Inside The 400 HP, Twin-Turbo 3.0L EcoBoost That Powers Ford’s Explorer ST
When it comes to Ford’s esteemed EcoBoost engines, the 3.5L V-6 used in its F-150 models typically gets all the love. On Raptor and Limited models, where 450 hp and 510 lb-ft of torque is on tap, the 3.5L is glorified even further. But what about the latest generation Explorer—the one that hasn’t had the 3.5L in common with America’s best-selling truck since 2020? Instead, the midsize SUV’s premium engine option is a twin-turbocharged 3.0L V-6. It isn’t a direct sibling of the 3.5L nor an exact replica of the 2.7L EcoBoost truck engines, as some believe, but in ST trim (Sport Technologies), the 180 ci, DOHC power plant produces a potent 400 hp and a seat-imprinting 415 lb-ft of torque.
Yet four years into production (seven years if you include its technical debut with Lincoln) little is known about what makes Ford’s twin-turbo 3.0L EcoBoost tick—and not even Ford is very forthcoming with details. Upon taking ownership of a ’22 Explorer ST last fall, the inquisitive mind of a gearhead took over and yours truly needed some answers. What size are the turbos? How strong are the rods? What are the nuts and bolts that make this parallel-turbo’d, small displacement V-6 so great? After a bit of digging and scrounging I found what I was looking for, and then some. Every spec you ever wanted to know about this engine is listed here, along with a few of its factory shortcomings.
3.0L EcoBoost Specs
|Engine Configuration:||60-degree V-6|
|Bore:||3.36-inch (85.4 mm)|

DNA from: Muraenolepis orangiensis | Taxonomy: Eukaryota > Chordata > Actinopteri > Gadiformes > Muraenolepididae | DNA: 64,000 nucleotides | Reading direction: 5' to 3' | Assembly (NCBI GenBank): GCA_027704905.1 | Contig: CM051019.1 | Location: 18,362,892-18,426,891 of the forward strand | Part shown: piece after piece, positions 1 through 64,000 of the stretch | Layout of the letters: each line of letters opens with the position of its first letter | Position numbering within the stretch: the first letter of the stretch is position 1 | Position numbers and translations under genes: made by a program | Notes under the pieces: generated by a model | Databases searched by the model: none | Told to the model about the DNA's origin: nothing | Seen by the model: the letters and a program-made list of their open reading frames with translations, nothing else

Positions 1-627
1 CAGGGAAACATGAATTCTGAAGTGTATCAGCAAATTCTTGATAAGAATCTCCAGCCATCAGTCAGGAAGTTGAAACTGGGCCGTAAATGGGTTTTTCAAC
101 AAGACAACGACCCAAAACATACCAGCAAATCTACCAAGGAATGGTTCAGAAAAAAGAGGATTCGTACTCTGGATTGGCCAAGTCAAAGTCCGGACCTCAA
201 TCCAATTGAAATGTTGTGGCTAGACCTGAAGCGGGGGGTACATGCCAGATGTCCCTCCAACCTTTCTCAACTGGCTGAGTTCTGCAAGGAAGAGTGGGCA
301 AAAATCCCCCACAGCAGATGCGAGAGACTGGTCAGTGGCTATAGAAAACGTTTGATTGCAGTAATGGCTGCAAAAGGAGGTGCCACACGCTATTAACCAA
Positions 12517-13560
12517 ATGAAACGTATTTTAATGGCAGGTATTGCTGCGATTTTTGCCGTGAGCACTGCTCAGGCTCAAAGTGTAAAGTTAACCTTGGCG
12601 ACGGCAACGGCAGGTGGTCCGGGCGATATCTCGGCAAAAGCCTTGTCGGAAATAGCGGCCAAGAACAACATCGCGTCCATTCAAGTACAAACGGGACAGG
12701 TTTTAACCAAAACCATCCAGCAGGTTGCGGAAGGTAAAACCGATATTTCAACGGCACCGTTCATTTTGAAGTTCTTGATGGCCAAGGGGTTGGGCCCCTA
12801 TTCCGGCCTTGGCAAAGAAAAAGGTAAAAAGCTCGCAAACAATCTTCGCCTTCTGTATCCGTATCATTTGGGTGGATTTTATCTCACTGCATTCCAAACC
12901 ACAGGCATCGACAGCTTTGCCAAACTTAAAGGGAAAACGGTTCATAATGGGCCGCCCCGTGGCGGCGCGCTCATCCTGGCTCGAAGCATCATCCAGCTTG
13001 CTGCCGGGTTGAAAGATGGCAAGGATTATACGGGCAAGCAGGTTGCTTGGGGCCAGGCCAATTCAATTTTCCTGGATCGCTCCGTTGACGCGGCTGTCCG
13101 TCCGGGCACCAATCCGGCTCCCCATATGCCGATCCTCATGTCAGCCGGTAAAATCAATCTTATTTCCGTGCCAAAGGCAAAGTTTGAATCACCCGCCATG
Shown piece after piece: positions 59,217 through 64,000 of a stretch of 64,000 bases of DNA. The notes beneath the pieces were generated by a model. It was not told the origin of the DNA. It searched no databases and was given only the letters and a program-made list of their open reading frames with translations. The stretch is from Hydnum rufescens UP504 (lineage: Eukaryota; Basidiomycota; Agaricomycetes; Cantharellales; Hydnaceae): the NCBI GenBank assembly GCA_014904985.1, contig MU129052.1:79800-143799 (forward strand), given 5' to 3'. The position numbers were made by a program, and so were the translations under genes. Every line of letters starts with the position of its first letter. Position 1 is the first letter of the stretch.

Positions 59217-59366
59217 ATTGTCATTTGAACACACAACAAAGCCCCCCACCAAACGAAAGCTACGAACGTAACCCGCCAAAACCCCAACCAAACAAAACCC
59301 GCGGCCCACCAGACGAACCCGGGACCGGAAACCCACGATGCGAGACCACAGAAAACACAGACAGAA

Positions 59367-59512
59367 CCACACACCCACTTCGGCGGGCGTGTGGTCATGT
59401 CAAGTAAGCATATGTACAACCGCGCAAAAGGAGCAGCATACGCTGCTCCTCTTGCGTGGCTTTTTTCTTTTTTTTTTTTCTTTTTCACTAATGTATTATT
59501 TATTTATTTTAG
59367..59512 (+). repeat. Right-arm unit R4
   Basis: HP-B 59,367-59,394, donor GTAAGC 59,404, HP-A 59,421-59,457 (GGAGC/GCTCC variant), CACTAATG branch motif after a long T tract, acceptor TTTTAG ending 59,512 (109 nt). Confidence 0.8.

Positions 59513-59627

|Stroke:||3.39-inch (86.1 mm)|
|Block:||Cast-aluminum lower with CGI (compacted graphite iron) upper|
|Valvetrain:||DOHC with variable camshaft timing (VCT), 4-valves per cylinder, roller finger followers|
|Aspiration:||Twin-turbocharged, air-to-air intercooled|
|Throttle Body:||2.4-inch (60 mm)|
|Fuel System:||High-pressure, direct injection (2,900-psi)|
|Exhaust System:||Dual 2.16-inch (55 mm) system with four 3-inch (76mm) chrome tips|
|Horsepower:||400 hp at 5,500 rpm|
|Torque:||415 lb-ft at 3,500 rpm|
|Dimensions (H x W x L):||752 mm x 760 mm x 633 mm|
|Transmission:||10R60 10-speed automatic|
Small Package, Big Power
Turning out better than 2.2 horsepower per cubic inch, the 3.0L EcoBoost V-6 in the ’20-present Ford Explorer ST is impressive. Its 400 hp is produced at 5,500 rpm while its noticeable 415 lb-ft of twist comes online at 3,500 rpm. Full disclosure: both of those ratings are only available on premium fuel (91 octane or higher). A slight horsepower penalty is paid when filling up with lower octane gasoline. In common V-6 EcoBoost fashion, the 3.0L features chain-driven, dual overhead camshafts, independent variable cam timing and four valves per cylinder.